Thursday, November 10, 2011

A Different Kind of Generous

I got a call a few weeks  back from my niece Jessie. She cut to the chase pretty quickly:

"My friend Allison needs a kidney and I'm a match, I'm gonna be a donor."

(Mental time out- this is what happened to my thoughts-cue Twilight Zone music) 

Wow. OK. silently trying to soak in this information is a bit of a trip. Almost instinctively I asked myself if I could ever do something like that. I didn't think so. Maybe for my kids, or a sibling? Hmmm I wonder? How 'bout a friend? It would have to be a pretty good friend to even consider it. Heck no, I don't think I'm that kind of generous. Actually, come to think of it- I haven't even checked off the box on the back of my license to be a donor as I'm not even sure yet that I won't need my kidneys after I'm dead. Clearly Jess and I are in a different place. Giving away organs is a whole different kind of generous. Its not  even like a scrooge-after-the-three-ghosts-generous, it's more like a Jesus-kind-a-generous. GULP. 

(Mental time in-wake up- you're still on the phone-resume the conversation.)

 There was an awkward silence for a few seconds before I found my footing. What I could determine very quickly was that Jessie wasn't calling to ask my permission or even to get my opinion. She simply needed my ears and more importantly, my heart. To be honest I was relieved to be in that position and decided to keep it that way by not weighing in on 'what I thought' Jess should do. (I was not the lead role but was hoping for a best supporting actress in this drama.) I asked how her husband Steve felt about it and she confirmed he was incredibly supportive. 

The rest of the conversation came easily as she breathed a sigh of relief and was able to give me details. A few months ago she called her friend and her Mom informed her that Allison, who has Cystic Fibrosis; and has already undergone a double lung transplant, now needed a kidney. Her family members were being tested. Jess says she hung up the phone and turned to her husband and said aloud "None of their kidneys are going to work; I'm going to be her match and I'm going to give her my kidney, I know it." She said afterwards she laughed, but that from that moment on, she knew from someplace inside that was right and true. Sure enough, as each person was ruled out or stepped back, Jess stepped forward and offered to be tested. She was indeed a match. The screening process is a long one and there is plenty of time to assess, and reassess, and re-reassess that decision. Plenty of long grueling time.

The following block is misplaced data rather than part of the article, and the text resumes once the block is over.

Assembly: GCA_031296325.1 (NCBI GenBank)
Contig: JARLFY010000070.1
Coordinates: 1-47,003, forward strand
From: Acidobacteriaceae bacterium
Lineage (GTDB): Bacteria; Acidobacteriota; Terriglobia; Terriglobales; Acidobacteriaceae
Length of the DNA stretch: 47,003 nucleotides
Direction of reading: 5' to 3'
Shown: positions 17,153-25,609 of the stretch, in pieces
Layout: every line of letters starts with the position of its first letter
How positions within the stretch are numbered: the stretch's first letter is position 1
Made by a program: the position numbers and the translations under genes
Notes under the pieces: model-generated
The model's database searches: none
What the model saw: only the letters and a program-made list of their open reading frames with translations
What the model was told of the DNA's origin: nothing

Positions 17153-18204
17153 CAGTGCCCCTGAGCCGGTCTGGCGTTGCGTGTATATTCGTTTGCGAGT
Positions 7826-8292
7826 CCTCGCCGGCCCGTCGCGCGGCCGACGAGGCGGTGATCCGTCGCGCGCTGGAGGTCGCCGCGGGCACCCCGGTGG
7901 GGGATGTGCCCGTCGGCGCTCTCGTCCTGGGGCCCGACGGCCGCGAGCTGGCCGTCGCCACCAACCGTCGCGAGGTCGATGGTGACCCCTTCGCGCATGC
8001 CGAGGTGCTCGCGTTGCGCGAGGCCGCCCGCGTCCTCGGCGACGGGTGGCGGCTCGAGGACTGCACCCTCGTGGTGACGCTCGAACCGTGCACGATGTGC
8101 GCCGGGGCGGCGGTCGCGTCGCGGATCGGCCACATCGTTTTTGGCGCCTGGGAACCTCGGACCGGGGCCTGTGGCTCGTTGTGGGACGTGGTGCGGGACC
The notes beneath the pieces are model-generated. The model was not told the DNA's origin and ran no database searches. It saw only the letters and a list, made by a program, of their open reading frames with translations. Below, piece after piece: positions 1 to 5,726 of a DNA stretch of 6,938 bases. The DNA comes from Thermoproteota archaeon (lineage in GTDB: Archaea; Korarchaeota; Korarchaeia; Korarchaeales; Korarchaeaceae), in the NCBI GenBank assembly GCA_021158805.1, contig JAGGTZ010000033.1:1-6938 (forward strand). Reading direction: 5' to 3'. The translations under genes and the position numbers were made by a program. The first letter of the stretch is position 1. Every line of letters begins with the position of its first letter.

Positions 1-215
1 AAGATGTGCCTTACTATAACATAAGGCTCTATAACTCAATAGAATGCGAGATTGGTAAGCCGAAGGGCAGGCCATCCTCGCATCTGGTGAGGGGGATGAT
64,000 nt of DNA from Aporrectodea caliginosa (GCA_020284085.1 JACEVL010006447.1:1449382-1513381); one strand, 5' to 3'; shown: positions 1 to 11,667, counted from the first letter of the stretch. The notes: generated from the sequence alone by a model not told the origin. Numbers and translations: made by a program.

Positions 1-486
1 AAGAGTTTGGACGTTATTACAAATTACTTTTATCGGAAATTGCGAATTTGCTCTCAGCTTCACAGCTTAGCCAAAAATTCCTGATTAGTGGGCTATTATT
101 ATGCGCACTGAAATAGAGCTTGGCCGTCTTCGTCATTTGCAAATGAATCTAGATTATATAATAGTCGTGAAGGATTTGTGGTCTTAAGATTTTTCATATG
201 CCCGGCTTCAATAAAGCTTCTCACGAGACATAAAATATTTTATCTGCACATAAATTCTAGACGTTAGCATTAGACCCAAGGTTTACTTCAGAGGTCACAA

She was hesitant to tell anyone else, even in the family as she knew that she would be likely to hear plenty of opposition. People who love you are very likely to have some pretty strong opinions over whether or not you should give away body part's; particularly while you are still using them.She has children to consider and her own life and health after all. What if it didn't even work?  She was already hearing various strains of "BEWARE DOROTHY !!! GO BACK!!!" as she scooted around her small town from locals. Each of these warnings made Jess rethink the whole thing again, hesitate and doubt herself and her decision, only to return once again to it a bit stronger.

Shortly before the surgery, when nerves were running high she called for my ears again. She told me someone was questioning her motivation. So I stopped her and put the question to her plainly: "Jess what is your motivation for doing this?" Without hesitation she answered me:

There can only be one motivation.
 My friend is sick.
 She needs a kidney.
 I am a match.
 She can have mine. 

I felt instantly humbled. The surgery took place yesterday. I stupidly had no number for her and spent the better part of the afternoon wondering how she fared.So like all of us living with modern technology, I checked her facebook page wondering what kind of support one offers to an organ donor in the world of facebook. Was that even possible? Sure enough a plethora of well wishes flooded the screen.

Allison is recovering nicely from what I hear and her new kidney is already functioning. Jess came through the surgery beautifully too, and when I spoke to her this morning she sounded peaceful and well. She is genuinely happy to have given this gift to her friend. A gift of life.  She is a hero in my opinion.

 Love you Jess! xoxo
(P.S. Fred and the boys send this song out to you and Allison both!)

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